Zachary happens to visit a club called Mata Hari when he first arrives in D.C. It immediately suits him. It’s a lower key, upscale, piano bar with friendly patrons and a friendly bartender/owner named Randy. Zach meets Thomas at Mata Hari and the mutual attraction is immediate, certain, and scorching. The sex isn’t the only thing that goes up in flames though, as Thomas finds himself breaking his hookup rules with Zachary due to an undeniable deeper attraction. And someone watching from the wings is none too pleased. Someone is stalking in Thomas’ vicinity again, and killing too. This stalker was a serious sicko and gave me the major creeps. I waffled back and forth a few times in my deductions, and relished in wondering if I had figured out who this person was before it was revealed.
It was good to see Joe and Terry – who appeared in the author’s first book (same DC world) play important roles in this story. Their ease in befriending Zachary and their standing friendship with Thomas said a lot about their good character and their eye for good people. I also enjoyed the very direct and astute detective Torres. My hat is off to the author for designating this role to a female character. The club Mata Hari even became a character. I could clearly envision the interior scene as Miss Ethel- the charismatic piano player – led a full crowd in singing some classic tunes.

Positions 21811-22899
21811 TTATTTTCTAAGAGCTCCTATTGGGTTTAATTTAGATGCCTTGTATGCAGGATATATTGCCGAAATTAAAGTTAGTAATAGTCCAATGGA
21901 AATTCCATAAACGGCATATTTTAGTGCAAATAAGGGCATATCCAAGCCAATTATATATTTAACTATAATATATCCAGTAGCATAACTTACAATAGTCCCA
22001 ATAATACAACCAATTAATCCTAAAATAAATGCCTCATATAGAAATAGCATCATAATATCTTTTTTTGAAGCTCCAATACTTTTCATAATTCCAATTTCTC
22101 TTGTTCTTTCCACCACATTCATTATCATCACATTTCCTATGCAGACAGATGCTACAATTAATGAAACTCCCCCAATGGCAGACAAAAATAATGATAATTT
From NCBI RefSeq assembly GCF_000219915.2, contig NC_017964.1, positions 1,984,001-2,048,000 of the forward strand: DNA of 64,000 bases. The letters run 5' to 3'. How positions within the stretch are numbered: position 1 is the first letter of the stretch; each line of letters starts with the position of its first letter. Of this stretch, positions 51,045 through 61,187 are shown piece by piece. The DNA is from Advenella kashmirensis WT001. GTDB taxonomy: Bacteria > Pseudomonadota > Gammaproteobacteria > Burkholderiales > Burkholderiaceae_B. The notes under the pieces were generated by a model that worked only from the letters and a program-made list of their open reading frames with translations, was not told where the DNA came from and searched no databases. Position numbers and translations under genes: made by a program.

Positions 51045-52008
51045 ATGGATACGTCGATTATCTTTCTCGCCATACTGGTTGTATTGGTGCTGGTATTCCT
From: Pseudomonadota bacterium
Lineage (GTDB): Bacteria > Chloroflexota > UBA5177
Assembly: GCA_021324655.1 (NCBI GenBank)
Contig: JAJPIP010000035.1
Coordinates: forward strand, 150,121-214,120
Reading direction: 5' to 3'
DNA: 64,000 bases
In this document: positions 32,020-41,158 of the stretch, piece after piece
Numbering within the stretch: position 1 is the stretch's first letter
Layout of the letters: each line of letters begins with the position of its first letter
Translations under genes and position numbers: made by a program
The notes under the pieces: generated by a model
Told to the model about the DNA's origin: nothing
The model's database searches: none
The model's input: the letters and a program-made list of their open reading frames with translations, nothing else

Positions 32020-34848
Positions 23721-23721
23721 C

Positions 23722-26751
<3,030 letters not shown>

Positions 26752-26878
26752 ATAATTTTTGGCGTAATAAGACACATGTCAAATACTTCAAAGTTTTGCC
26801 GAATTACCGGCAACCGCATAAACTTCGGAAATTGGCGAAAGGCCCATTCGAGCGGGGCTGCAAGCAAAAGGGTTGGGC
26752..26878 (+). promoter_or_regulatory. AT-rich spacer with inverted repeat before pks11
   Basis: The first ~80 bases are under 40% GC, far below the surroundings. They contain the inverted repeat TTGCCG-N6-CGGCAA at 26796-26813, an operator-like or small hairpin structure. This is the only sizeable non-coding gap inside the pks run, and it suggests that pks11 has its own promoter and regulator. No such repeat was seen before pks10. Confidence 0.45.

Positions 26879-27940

The suspense aspect of this story, exactly how the gruesome murders were linked to Thomas and Zach, and the countdown to discovering if it was going to be too late to change their seeming fate, was fantastic. Just as compelling were the relationship dynamics and character growth for Thomas and Zach. Zach was persistent, and able to reach a truly vulnerable side of Thomas. Through Zach, Thomas discovered things about himself he never fathomed. Sexual roles got turned on their ear in the most delicious way – let’s just say Zach in charge hit my buttons as well as Thomas’ – all while driving the plot and the character development. Sex being pivotal to plot is so important to me, and the author has this key point absolutely mastered. The climactic scene in the story teetered on being over-the-top, yet I ate it up with a spoon, just as I did with the lush circumstances Zachary and Thomas find themselves in on the final pages.
I highly recommended this book. The author seamlessly and convincingly combines elements of chilling suspense, self-discovery, friendship and love. His characters strike me as fresh and interesting people I’d like to hang out with at Mata Hari. I’m secretly hoping for a book about mister “used to be Secret Service,” Randy. 😉